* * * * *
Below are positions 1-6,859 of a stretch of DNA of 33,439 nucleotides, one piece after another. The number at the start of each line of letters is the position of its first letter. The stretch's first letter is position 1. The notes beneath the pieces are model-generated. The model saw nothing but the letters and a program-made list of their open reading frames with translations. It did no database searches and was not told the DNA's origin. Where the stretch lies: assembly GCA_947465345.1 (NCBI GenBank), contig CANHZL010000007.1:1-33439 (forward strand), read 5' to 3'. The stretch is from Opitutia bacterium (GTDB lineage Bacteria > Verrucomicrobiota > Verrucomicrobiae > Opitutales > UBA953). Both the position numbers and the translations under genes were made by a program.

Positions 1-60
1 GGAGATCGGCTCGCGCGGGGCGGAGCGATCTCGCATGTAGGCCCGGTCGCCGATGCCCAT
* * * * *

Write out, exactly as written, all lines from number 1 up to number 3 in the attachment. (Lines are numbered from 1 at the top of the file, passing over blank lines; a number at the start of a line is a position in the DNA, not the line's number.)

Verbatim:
Below are positions 1-6,859 of a stretch of DNA of 33,439 nucleotides, one piece after another. The number at the start of each line of letters is the position of its first letter. The stretch's first letter is position 1. The notes beneath the pieces are model-generated. The model saw nothing but the letters and a program-made list of their open reading frames with translations. It did no database searches and was not told the DNA's origin. Where the stretch lies: assembly GCA_947465345.1 (NCBI GenBank), contig CANHZL010000007.1:1-33439 (forward strand), read 5' to 3'. The stretch is from Opitutia bacterium (GTDB lineage Bacteria > Verrucomicrobiota > Verrucomicrobiae > Opitutales > UBA953). Both the position numbers and the translations under genes were made by a program.

Positions 1-60
1 GGAGATCGGCTCGCGCGGGGCGGAGCGATCTCGCATGTAGGCCCGGTCGCCGATGCCCAT